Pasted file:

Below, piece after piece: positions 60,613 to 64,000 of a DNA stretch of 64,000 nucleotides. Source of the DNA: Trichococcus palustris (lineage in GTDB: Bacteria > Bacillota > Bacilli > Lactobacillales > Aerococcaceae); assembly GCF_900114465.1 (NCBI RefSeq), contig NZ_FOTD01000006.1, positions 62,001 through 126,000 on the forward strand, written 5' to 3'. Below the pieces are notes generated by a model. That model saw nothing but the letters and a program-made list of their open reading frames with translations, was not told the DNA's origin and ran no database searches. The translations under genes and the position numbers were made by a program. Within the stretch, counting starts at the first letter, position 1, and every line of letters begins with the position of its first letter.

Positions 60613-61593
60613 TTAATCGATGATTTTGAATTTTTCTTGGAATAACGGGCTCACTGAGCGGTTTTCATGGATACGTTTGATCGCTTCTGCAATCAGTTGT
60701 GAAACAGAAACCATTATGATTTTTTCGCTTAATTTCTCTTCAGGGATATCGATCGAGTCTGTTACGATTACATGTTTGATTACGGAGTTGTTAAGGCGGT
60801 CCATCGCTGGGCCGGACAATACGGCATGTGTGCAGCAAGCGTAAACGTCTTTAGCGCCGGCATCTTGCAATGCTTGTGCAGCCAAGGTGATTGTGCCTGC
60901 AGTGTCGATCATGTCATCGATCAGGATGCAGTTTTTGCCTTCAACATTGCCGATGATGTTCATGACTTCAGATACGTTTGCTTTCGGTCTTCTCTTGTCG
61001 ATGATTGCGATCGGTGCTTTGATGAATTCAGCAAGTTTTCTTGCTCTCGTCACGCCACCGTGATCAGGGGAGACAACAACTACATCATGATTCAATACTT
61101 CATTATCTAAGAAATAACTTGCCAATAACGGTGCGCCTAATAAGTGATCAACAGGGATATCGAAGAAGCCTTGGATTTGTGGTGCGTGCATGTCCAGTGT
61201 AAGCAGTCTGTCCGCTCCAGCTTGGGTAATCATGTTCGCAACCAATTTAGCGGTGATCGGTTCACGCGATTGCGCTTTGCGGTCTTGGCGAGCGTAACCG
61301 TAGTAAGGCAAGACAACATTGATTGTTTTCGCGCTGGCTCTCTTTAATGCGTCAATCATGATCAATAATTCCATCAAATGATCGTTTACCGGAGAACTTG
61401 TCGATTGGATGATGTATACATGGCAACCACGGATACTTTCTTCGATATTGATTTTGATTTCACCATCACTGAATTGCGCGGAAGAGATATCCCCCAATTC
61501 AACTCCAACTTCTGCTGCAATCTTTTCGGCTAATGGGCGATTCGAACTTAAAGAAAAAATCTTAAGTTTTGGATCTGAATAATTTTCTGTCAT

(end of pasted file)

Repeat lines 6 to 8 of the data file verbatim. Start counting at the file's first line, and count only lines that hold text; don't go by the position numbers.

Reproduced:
60901 AGTGTCGATCATGTCATCGATCAGGATGCAGTTTTTGCCTTCAACATTGCCGATGATGTTCATGACTTCAGATACGTTTGCTTTCGGTCTTCTCTTGTCG
61001 ATGATTGCGATCGGTGCTTTGATGAATTCAGCAAGTTTTCTTGCTCTCGTCACGCCACCGTGATCAGGGGAGACAACAACTACATCATGATTCAATACTT
61101 CATTATCTAAGAAATAACTTGCCAATAACGGTGCGCCTAATAAGTGATCAACAGGGATATCGAAGAAGCCTTGGATTTGTGGTGCGTGCATGTCCAGTGT